The local Washington State University Student Pharmacist Compounding Competition was held on Saturday, January 20.
Drug companies produce medicine in standard doses. Compounding is when pharmacists customize prescriptions to better fit the individual. Not all pharmacies provide compounding services, which makes it an ideal niche for pharmacy entrepreneurs interested in owning their own stores.
Basic compounding is taught in the first year of the Doctor of Pharmacy program. For students who are interested in developing further skill in customized medicine, they can also participate in the college’s compounding club where students can further develop their skills. The annual Student Pharmacist Compounding Competition is one way students can practice their skills and even receive some national recognition.
The following student teams participated in the local competition:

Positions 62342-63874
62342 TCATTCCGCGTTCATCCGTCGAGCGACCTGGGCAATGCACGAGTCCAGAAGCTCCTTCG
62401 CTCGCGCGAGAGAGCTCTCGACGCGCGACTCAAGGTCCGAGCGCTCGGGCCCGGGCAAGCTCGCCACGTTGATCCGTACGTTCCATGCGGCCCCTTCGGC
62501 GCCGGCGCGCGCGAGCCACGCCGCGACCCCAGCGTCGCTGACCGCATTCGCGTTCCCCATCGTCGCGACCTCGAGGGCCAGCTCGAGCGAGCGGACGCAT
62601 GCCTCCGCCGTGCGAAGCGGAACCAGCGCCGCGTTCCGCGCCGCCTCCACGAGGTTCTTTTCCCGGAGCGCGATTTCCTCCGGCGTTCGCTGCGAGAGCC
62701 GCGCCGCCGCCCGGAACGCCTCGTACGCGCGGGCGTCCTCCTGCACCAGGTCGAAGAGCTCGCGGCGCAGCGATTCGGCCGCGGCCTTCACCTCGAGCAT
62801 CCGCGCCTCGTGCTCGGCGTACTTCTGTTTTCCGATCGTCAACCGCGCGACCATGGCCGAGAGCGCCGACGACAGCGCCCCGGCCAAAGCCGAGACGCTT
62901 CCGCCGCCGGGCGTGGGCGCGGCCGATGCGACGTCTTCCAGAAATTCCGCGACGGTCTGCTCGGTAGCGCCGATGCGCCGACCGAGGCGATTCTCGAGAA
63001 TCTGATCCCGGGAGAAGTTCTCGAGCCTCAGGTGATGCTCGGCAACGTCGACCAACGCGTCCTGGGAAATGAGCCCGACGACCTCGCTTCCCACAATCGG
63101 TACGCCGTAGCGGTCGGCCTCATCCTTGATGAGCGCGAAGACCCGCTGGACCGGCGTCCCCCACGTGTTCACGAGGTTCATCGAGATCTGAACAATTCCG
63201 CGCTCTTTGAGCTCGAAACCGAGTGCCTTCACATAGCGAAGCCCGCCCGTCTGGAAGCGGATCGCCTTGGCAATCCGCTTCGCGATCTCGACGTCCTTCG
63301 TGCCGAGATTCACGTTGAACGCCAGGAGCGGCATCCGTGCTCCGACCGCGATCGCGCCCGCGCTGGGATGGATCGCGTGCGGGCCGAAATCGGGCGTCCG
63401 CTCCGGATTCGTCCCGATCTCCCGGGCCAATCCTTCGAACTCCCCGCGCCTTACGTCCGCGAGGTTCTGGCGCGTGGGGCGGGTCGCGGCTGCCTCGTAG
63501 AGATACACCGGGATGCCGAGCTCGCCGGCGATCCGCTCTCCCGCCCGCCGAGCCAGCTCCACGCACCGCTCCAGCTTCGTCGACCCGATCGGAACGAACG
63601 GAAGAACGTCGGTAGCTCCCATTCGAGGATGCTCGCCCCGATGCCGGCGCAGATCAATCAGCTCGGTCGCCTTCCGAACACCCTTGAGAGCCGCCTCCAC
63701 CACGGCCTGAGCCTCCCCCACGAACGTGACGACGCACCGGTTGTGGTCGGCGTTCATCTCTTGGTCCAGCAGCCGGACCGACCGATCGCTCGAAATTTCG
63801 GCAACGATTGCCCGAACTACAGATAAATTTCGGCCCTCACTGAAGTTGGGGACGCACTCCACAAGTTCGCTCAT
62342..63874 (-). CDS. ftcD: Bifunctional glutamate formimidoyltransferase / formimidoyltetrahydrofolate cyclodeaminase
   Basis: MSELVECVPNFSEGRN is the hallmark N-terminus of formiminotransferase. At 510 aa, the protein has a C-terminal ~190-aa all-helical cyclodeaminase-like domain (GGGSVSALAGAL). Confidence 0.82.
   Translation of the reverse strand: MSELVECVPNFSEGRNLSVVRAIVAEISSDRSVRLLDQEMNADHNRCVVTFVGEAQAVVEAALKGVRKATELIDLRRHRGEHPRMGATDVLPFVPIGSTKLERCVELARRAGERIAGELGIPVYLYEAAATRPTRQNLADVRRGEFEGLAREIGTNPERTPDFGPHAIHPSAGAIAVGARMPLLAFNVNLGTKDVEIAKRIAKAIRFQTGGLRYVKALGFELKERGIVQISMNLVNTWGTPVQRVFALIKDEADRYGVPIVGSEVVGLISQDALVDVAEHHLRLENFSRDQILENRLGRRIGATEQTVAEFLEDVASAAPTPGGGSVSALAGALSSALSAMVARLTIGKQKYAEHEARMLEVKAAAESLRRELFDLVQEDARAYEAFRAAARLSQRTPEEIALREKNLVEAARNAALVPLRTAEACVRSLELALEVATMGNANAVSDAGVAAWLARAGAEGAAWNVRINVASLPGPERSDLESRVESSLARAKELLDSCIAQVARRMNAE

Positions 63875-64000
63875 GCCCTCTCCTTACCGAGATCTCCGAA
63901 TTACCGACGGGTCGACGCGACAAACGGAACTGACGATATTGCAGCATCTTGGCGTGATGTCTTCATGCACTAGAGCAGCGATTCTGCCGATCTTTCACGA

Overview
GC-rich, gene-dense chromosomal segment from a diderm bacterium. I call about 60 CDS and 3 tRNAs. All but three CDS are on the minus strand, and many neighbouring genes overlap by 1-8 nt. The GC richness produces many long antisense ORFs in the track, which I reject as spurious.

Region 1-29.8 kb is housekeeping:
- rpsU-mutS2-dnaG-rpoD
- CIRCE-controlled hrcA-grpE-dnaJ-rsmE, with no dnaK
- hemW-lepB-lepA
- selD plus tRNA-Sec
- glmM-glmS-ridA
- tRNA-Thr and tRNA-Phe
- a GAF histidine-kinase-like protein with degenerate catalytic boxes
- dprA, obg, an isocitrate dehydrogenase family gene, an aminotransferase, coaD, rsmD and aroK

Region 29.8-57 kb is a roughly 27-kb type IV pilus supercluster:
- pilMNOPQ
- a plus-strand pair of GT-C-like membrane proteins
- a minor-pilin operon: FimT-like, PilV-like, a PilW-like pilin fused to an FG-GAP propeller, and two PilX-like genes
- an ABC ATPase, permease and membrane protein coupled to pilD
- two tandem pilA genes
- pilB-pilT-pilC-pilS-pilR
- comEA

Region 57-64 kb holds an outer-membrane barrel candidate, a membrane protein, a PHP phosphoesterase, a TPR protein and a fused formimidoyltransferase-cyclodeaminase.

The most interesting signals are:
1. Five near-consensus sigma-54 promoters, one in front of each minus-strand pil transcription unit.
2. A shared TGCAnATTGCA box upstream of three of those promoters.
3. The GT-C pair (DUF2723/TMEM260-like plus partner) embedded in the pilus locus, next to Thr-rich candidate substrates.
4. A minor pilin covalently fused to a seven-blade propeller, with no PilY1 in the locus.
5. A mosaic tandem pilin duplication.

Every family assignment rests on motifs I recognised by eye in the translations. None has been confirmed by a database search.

Team #1: Linda Lang, Heather Craig, and Ling Yin
Team #2: Tiba Almaaroof, Tracy Vuong, Ly Dang
Team #3: Shauna Leggett, Megan Baker, Katie Cashman
Team #4: James Nguyen, Jordan Erickson, Justin Chen
The winning team, Team #3, will represent the college at the national competition March 17-18 in Hollywood, Florida. The national competition is hosted and co-sponsored by MEDISCA, a FDA-registered supplier of pharmacy compounding ingredients and products. The purpose of the competition is to promote a higher standard of continuous quality improvement and integrity of compounding, bring excellence and expertise to the compounding pharmacy community, and provide student pharmacists with a rewarding and positive experience in pharmacy compounding.
Judges for the local event included Spokane Pharmacists Wayne Clemens, Jennifer Daily, and Sue Kellogg; WSU Clinical Assistant Professor Connie Remsberg; and Yakima Pharmacist and WSU Clinical Assistant Professor Damianne Brand.
Providing these types of opportunities for students to engage and gain recognition nationally is an example of how the WSU College of Pharmacy is dedicated to advancing human health through clinical education in its Doctor of Pharmacy program, and its commitment to developing outstanding health care professionals and scientists.
[Lori J. Maricle] 2/27/18